The Moral of the Cautionary Tale
Why is the story of ICT relevant for speech-language pathology? It is a compelling illustration of the potentially harmful (even fatal) consequences of initiating treatment that lacks a sound theoretical basis. ICT appeared to work, but no one knew why and the effects did not last long, so it had to be repeated on a daily basis for weeks. Bourne made another interesting observation about ICT. Initially, there was a great deal of drama associated with ICT for the staff administering the therapy, because it was risky. However, as the routine began to supplant the drama, and the staff became less enthusiastic about ICT, the schizophrenia remission rate declined considerably. This suggests a placebo effect. That is, because the therapists believed ICT would be effective, the patient also believed it. As this belief changed, the treatment became less effective.
Bourne provided a convincing argument that these other factors, not the insulin, produced the positive treatment outcome. There was no sound theoretical basis for the use of ICT, and patients died as a result of a treatment that was later shown to be ineffective for treating schizophrenia. However, it is not enough to base a treatment on a theory, because not all theories are equal. The theory that serves as the basis for developing a treatment must be a "good" theory, as I will illustrate in the following comparison of two theories of aphasia.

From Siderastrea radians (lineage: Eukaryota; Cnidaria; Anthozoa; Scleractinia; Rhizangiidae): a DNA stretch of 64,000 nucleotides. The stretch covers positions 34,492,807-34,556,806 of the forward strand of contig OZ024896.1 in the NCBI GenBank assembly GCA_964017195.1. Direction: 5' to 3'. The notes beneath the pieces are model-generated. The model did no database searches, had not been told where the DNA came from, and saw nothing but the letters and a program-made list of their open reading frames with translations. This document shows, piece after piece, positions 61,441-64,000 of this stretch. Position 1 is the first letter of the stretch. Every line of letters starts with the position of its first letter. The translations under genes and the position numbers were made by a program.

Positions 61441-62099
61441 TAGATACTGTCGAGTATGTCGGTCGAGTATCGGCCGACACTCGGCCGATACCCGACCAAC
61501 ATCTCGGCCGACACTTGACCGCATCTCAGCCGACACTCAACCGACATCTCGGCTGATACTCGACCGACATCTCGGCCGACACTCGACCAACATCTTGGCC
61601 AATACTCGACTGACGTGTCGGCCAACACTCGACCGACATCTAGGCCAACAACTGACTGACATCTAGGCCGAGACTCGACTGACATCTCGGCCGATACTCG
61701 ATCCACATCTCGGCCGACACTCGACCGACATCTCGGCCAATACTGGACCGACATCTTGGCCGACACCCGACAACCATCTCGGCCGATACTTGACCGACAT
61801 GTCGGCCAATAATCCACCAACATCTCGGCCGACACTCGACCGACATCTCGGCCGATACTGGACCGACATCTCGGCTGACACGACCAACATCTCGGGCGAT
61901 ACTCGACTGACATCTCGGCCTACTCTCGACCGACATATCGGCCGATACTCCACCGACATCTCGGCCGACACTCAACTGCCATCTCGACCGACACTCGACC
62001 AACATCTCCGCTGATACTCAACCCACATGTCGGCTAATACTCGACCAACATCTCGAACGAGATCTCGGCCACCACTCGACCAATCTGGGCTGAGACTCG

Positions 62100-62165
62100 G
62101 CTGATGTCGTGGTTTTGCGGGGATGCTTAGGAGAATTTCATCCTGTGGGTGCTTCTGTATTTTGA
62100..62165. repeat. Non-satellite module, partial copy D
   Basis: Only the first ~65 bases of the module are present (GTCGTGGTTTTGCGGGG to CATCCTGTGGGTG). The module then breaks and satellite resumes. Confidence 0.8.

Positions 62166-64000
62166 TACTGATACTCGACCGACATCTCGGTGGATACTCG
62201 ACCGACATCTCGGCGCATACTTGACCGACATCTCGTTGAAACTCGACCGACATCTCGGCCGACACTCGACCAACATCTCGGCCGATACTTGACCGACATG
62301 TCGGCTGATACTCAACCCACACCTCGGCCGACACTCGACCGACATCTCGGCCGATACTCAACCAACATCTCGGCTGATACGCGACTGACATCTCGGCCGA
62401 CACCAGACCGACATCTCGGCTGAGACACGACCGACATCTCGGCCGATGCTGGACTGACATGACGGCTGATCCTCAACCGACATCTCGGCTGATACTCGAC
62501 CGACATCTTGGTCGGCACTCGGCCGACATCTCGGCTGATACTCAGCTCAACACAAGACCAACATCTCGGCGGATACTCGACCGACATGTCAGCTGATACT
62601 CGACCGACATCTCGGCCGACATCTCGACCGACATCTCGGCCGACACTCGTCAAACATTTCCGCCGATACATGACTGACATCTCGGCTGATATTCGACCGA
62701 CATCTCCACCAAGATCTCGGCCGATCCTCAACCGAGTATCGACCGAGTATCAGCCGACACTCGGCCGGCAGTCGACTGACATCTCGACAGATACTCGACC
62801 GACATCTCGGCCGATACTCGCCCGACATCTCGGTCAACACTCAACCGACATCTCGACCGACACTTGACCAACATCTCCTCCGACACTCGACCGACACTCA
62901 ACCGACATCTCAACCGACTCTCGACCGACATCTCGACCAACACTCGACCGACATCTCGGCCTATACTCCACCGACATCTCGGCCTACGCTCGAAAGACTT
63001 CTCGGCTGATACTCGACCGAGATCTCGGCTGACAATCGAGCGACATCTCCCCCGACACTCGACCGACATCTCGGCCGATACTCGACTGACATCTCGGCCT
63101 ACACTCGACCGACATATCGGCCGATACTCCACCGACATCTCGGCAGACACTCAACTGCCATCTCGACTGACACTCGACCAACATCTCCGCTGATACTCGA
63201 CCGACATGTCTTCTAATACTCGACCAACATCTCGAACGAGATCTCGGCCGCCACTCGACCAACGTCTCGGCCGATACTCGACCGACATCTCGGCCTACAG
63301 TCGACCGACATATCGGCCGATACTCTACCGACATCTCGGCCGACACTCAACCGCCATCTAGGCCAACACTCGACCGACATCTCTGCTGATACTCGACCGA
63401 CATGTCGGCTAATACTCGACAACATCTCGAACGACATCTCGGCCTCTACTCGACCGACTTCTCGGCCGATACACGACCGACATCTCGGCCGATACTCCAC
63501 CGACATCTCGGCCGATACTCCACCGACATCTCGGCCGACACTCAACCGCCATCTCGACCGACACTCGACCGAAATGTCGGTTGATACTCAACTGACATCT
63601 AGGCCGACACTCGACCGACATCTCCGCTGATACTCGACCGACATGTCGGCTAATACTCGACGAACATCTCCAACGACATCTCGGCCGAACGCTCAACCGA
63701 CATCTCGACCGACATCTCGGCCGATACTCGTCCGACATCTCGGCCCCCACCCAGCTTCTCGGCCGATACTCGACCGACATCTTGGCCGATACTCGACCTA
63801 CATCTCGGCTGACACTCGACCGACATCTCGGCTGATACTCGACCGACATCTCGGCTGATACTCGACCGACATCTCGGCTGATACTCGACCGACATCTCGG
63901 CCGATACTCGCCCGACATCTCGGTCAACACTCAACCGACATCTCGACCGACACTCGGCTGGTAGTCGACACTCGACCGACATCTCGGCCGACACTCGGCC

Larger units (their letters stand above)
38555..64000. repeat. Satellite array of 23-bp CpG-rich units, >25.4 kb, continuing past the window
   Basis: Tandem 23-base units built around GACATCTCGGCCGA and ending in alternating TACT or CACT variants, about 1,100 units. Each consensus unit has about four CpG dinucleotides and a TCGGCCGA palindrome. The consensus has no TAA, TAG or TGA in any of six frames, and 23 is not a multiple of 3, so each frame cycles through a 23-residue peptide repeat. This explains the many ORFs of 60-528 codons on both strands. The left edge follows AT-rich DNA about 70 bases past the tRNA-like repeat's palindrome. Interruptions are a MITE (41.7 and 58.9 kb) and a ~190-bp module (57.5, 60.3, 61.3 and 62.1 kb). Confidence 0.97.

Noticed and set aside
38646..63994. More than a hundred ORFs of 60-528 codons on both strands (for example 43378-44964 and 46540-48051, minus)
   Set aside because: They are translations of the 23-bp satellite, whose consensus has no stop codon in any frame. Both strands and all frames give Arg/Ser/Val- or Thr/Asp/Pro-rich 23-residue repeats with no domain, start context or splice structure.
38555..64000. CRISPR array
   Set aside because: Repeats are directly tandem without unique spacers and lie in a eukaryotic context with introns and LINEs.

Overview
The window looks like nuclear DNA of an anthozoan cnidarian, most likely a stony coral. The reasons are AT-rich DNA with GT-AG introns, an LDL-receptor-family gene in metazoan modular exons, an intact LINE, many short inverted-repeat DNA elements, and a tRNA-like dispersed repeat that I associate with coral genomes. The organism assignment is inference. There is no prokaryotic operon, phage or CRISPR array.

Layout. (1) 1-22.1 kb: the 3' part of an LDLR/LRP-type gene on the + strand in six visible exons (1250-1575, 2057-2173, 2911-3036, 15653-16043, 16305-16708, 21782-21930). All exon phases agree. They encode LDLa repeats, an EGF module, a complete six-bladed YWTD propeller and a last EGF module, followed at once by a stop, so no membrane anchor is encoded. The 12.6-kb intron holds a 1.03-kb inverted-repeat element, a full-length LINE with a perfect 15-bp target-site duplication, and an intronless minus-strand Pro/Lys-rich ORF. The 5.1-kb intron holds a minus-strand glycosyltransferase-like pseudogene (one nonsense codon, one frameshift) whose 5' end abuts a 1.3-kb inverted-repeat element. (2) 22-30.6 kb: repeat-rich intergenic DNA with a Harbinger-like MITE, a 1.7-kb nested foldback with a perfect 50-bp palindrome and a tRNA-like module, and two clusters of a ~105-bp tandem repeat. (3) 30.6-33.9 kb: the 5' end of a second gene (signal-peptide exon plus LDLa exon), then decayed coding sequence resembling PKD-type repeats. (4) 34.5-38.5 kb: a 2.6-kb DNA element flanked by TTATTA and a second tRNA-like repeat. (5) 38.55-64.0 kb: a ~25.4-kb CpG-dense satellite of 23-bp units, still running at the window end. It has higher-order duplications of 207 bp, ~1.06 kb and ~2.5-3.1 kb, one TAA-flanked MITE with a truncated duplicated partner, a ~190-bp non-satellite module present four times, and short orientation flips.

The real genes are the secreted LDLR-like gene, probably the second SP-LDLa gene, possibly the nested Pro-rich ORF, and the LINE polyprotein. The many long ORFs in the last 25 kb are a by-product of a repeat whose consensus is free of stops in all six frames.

It is generally agreed that good theories must meet certain criteria (Fawcett, 1992; Lum, 2002). The first of the three most important criteria is that the terms used in the theory must be clearly defined and used consistently. A term like "selective attention" lacks precision and consistency. Does "selection" mean not taking in unnecessary information at all? Or does it mean taking in all information but allowing only necessary information into conscious awareness? Conversely, a term such as "speech articulation" is much more precise and consistently used.